A Football Faculty View: The 48-team World Cup expansion is a good thing

A Football Faculty View: The 48-team World Cup expansion is a good thing

It’s completely understandable to take a cynical view of anything that FIFA does these days. Even since the FBI’s 2015 revolution which finally toppled the reign of Sepp Blatter, the sense of deep rooted corruption, endemic from a period of time in which exploitative footballing bureaucrats could literally do anything they wanted, is still hard to look past.

Of course, the headline figure of an increased £800m in projected revenues by allowing more games, more teams, and (ultimately) more ‘customers’ to attend has been the only aspect of detail that many people have considered. Some have even argued that Blatter’s successor, Gianni Infantino, has used this to show the world that his administration has the pedigree to keep the good times rolling in Switzerland (with the usual razzle-dazzle and decadence of FIFA galas, et al) while purporting to a new image of transparency and ethics.

But that shouldn’t take away from the merits of the decision. And that’s the key; there are a lot of positives to expanding the sport’s flagship event.

It’s ironic that FIFA is often labelled as an archaic, corrupt and broken organisation, capable of only regressive reform and stubborn self interest (such as a failure to embrace video technology years ago), when the decision to expand the World Cup from 32 teams to 48 is truly progressive.

The World Cup should be what it is; for the World. Having the same 32 teams dominate their qualification groups is boring. The best and most enthralling tournaments in the past have been defined by the ‘underdog’, or a run palpable to Bradford’s Football League Cup run in 2013 (also; think South Korea in 2002, Greece at the Euros in 2004, Costa Rica in 2014). Providing it is not your team that falls foul of a giant killing, an underdog run is a wonderful sub-plot to the best tournaments.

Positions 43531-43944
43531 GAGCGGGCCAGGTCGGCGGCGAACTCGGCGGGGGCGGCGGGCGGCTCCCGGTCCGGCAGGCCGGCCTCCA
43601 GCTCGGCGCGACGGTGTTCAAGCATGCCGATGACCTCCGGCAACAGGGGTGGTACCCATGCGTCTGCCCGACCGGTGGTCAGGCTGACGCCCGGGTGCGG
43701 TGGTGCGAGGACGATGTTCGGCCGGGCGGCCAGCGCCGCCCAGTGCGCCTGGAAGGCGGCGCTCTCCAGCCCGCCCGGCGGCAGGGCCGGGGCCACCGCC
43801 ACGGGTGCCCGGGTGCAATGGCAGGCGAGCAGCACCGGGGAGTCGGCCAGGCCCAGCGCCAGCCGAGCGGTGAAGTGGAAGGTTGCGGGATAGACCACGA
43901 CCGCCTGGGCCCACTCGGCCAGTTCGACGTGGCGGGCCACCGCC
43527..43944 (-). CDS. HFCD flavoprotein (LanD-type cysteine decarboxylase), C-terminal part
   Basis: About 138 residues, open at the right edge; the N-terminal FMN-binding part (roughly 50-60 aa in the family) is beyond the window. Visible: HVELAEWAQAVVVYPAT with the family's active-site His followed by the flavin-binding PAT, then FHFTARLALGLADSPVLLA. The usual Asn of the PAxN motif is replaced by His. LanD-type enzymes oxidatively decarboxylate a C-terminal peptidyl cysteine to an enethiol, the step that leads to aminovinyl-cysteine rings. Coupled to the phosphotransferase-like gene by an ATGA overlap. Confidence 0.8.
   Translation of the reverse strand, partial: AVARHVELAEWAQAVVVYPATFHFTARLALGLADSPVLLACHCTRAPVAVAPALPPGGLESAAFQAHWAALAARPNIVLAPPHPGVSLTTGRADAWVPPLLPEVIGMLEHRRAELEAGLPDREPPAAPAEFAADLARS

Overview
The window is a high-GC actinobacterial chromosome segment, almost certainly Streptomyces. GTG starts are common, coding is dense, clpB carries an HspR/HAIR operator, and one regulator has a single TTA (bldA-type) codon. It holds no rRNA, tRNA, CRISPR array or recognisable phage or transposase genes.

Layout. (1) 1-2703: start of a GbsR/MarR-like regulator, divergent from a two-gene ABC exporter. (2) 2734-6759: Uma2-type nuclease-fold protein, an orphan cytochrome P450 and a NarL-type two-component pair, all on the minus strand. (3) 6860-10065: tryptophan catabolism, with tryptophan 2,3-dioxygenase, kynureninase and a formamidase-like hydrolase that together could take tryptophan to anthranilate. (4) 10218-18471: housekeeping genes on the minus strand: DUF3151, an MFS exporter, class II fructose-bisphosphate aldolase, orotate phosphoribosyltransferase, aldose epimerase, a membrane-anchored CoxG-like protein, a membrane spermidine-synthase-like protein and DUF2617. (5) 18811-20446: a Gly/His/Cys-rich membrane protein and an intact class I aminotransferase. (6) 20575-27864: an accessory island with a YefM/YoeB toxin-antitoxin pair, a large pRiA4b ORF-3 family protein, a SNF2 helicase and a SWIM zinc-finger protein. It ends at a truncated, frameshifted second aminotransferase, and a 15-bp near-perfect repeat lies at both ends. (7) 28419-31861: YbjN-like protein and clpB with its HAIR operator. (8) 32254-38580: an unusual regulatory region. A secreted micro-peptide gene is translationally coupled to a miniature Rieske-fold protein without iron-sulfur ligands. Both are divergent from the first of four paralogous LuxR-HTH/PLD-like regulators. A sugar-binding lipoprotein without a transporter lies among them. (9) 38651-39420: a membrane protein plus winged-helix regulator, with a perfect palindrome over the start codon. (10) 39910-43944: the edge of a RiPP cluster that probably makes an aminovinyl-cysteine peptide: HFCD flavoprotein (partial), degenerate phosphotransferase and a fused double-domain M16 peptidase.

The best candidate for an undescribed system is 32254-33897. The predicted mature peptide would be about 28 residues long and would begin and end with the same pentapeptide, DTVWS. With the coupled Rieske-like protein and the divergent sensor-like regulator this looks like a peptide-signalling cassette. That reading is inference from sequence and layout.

But there’s more. FIFA has even listened to the world around them, with teams still playing the same number of games (7 if they get to the final). Players will incur no additional burnout, and sponsors receive no more exposure on the shirts of their chosen nation. If you were to really turn your cynical eye at FIFA with the money argument, then excessive game expansion would be a valid line of argument. Inviting 16 more teams to the tournament will only increase tournament games from 64 to 80. And by the way, you don’t have to watch all of them.

Three team groups with penalty shoot outs will eliminate the plethora of obsolete ‘wooden spoon fixtures’ that occur in every 4-game group at every world cup, and each confederation will have more representatives. Granted, while it always livens up qualification in the intermittent years to see an England or Holland not qualify, it will significantly improve prospects for countries that would benefit far more than those that qualify regularly.

Under current proposals, Asia will now have 8.5 representatives as opposed to 5; South America are up to 6 from 4.5, ConCacaf (North America) will have 6.5 rather than 3.5. Oceania will have one place rather than 0.5. Have you even heard of a player from Thailand, Cambodia or Vietnamn before? Probably not; imagine the appetite for the game it will fuel if qualification becomes more viable emerging countries. And rationalise the sense of excitement you feel when it’s a World Cup Year and your team is in it. Why should that feeling be limited to 32 of 200 countries?

‘FIFA’s idea is to develop football in the whole world,’ Infantino said when the idea surfaced in October. ‘The World Cup is the biggest event there is. It’s more than a competition, it’s a social event… We have to shape the World Cup of the 21st century … many more countries will have the chance to dream’.

As much as football truly should be about on pitch matters, a World Cup is one of the few events where a global audience can unite. For six weeks host cities should become melting pots of differing cultures, identities and ethnicities. The Olympics is arguably the greatest sporting competition in the world because of its inclusivity. Football should embrace that ideal further if it wants to be viewed with Olympic parity.

And even if the naysayers are frustrated with the tournament opening itself to ‘lesser quality’ (which isn’t a bad thing anyway), the pool of teams likely to benefit from expansion are hardly lightweights on the global sphere. Serbia, Denmark, Sweden, Ivory Coast and the Czech Republic are examples of nations currently between 32-48 in FIFA’s current rankings.

It’s time for Euro-centrics to see a larger picture. Football wasn’t always a global game, but now it is. It’s ultimately hypocritical to criticise FIFA for perpetually enriching themselves, and to then dismiss one of their most groundbreaking reforms.

A World Cup is for the World. It’s high time emerging footballing nations have a chance to compete. 2026 may end up being tangled up in political problems (like everything FIFA organises), but for now from a theoretical point of view, this really is one of the best things football’s global organisation has done in years.